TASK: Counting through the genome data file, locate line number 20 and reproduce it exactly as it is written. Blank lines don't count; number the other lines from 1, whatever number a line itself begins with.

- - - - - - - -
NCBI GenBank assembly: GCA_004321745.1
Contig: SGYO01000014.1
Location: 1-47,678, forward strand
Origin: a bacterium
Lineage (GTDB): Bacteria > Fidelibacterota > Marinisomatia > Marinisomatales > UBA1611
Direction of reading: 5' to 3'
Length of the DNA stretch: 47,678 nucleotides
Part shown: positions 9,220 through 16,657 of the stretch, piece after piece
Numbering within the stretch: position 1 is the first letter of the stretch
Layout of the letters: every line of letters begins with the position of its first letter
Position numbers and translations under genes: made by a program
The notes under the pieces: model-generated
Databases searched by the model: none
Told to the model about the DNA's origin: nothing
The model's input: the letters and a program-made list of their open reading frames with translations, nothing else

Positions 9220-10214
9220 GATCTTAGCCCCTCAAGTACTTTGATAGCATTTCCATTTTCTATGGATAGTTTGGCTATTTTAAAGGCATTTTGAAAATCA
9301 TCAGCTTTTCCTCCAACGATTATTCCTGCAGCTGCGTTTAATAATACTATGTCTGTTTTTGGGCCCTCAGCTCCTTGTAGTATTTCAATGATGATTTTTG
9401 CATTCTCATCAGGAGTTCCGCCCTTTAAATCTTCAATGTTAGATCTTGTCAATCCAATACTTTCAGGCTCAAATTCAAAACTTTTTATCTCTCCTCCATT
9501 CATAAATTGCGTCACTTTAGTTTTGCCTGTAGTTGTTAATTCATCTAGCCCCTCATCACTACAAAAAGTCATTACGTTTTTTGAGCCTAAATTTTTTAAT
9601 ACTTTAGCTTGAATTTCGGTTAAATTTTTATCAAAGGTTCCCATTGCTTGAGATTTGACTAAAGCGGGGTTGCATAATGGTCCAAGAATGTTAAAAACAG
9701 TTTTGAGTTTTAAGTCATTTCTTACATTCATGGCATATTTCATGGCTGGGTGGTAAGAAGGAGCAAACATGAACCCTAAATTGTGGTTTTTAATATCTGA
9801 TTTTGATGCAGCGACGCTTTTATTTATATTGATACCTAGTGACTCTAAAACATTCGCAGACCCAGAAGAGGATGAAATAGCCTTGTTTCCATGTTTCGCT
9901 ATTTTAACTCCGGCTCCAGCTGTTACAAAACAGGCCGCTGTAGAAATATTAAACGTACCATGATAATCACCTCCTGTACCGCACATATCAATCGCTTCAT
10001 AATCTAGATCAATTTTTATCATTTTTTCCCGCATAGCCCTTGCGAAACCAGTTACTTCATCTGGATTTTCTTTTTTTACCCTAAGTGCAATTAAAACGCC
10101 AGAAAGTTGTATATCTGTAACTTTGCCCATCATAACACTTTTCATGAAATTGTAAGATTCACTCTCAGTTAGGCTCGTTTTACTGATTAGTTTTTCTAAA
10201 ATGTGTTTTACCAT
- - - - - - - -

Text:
9501 CATAAATTGCGTCACTTTAGTTTTGCCTGTAGTTGTTAATTCATCTAGCCCCTCATCACTACAAAAAGTCATTACGTTTTTTGAGCCTAAATTTTTTAAT